Statistics Canada says there were 6,040 people in Hamilton receiving employment insurance benefits in December 2012. That's a 1.5 per cent drop from the previous December.
In the last month of 2011 there were 6,130 people receiving employment insurance benefits in the city.
Across Canada the number of people receiving regular employment insurance fell in December 2012 for the third time in four months, hitting a level similar to that of last spring.
The agency says there were 517,000 people on EI in December, down 1.6 per cent from November.
All provinces had fewer beneficiaries in December, with the largest percentage decreases occurring in Prince Edward Island, Newfoundland and Labrador and Manitoba.
To receive EI benefits, individuals must first submit a claim and the number of claims provides an indication of the number of people who could become beneficiaries.
Nationally, there were 226,700 initial and renewal claims in December, virtually unchanged from the previous month.
Provincially, there were fewer claims in Manitoba, Alberta, New Brunswick and Quebec, while the number increased in Nova Scotia, Newfoundland and Labrador and Ontario and there was little change in the other provinces.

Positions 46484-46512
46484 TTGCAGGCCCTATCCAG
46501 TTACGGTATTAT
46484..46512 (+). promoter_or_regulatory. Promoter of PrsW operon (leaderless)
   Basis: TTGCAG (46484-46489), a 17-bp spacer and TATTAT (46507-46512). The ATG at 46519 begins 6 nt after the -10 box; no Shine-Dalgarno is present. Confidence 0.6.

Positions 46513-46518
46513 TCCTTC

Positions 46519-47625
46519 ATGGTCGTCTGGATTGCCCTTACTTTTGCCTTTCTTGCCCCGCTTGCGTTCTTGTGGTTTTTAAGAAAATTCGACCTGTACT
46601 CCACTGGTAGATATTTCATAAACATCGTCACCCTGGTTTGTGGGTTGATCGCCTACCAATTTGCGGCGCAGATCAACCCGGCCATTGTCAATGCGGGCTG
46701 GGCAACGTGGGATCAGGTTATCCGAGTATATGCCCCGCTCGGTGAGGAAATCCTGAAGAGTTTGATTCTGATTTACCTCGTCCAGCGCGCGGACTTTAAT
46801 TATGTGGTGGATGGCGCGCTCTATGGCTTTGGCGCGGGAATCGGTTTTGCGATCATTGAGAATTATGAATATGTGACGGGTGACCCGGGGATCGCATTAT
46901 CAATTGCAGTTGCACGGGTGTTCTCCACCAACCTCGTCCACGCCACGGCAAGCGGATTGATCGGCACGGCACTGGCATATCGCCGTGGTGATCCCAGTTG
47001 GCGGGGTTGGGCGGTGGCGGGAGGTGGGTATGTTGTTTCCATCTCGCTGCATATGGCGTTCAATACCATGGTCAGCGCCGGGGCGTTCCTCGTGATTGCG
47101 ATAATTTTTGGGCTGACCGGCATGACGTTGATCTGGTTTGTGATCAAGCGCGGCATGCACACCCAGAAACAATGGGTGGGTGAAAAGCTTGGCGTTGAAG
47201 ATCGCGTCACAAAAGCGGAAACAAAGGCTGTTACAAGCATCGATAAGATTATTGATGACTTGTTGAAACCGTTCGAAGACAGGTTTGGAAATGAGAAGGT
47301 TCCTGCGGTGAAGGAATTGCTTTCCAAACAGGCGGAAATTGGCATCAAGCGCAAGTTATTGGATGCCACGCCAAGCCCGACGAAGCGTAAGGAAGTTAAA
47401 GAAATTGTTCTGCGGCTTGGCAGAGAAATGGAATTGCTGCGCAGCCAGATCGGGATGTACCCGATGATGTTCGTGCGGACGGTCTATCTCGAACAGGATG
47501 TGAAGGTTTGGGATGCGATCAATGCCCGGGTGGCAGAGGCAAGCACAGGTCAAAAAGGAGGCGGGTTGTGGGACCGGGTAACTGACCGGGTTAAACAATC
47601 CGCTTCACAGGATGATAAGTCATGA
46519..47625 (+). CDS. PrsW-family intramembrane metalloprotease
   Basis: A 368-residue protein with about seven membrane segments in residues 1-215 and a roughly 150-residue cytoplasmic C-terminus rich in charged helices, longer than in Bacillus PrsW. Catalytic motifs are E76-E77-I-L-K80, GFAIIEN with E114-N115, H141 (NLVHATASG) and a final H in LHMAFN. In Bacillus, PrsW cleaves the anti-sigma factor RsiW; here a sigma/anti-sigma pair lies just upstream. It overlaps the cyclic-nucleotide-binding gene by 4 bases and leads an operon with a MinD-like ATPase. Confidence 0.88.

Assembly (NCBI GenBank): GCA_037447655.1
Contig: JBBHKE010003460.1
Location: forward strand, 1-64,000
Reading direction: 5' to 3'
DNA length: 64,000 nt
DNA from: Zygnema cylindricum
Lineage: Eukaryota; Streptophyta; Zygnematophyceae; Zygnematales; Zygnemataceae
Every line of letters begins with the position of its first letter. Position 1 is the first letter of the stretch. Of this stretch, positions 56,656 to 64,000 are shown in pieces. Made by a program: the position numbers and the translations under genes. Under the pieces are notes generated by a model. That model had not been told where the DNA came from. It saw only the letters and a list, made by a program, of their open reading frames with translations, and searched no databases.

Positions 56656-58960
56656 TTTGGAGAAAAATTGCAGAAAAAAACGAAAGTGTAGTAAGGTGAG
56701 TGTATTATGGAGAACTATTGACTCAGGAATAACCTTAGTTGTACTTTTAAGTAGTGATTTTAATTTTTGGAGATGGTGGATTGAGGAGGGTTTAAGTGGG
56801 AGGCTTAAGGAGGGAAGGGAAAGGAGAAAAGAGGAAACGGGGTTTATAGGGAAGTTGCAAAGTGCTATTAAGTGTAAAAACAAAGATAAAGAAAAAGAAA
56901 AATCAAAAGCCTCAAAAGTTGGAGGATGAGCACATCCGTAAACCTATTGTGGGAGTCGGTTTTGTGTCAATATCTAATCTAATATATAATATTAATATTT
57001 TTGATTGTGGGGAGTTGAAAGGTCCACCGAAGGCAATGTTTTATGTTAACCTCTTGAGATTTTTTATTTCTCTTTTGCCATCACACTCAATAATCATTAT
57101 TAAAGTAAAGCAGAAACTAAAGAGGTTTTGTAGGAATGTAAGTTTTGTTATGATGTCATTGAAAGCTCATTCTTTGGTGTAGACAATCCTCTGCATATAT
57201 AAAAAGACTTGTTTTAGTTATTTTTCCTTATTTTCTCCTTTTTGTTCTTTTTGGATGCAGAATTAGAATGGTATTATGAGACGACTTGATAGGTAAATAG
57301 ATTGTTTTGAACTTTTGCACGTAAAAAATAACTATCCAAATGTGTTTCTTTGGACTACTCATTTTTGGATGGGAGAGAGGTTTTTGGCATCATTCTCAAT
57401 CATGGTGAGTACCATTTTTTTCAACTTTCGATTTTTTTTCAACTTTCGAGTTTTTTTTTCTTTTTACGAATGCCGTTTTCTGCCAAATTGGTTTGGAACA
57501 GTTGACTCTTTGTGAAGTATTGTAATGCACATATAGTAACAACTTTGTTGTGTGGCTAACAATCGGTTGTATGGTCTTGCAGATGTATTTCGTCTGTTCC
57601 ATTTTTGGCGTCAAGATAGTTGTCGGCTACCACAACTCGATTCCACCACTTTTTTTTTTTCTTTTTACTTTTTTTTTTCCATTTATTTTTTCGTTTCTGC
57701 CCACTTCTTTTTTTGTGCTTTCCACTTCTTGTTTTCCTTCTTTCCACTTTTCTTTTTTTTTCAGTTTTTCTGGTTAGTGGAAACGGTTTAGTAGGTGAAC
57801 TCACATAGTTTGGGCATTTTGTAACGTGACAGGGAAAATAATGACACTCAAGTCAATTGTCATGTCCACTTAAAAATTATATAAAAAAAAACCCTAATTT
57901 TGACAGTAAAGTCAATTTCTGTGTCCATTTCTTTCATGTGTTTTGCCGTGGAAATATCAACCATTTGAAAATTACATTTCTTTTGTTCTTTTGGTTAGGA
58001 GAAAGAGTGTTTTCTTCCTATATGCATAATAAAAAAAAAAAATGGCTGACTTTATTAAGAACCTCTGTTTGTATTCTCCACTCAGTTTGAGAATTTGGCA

Hamilton's unemployment rate edged downward for a sixth-straight month in December. Statistics Canada reports that the city's jobless rate fell to 5.8 per cent, down 0.1 percentage points from the month before.
Here's how Hamilton stacks up compared to its neighbours in the Statistics Canada Labour Force Survey that was released Feb. 8:
The provincial average was 7.7 per cent, while the Canadian average was 7 per cent.
A study released in early February says part time and seasonal work is on the rise in Hamilton, but tens of thousands of people wish they could work more hours or weeks.
According to the Social Planning and Research Council (SPRC) of Hamilton's social landscape bulletin, the number of people in full-time, full-year positions in Hamilton has increased by only 16 per cent since 1976. Meanwhile, part-time, part-year or seasonal work has increased by 38 per cent.
The Hamilton Census Metropolitan Area (which includes Burlington and Grimsby) has seen its population shoot up 53 per cent in that same time period."Taking into account the proportion of involuntary part-time workers, there are about 68,000 part-time, part-year or seasonal workers in Hamilton who would prefer to work more hours or weeks,” the study says.
It added that almost three quarters of the Hamilton CMA's working age population is employed, which is a higher proportion than just before the last recession and higher than the average for the province.With files from CBC Hamilton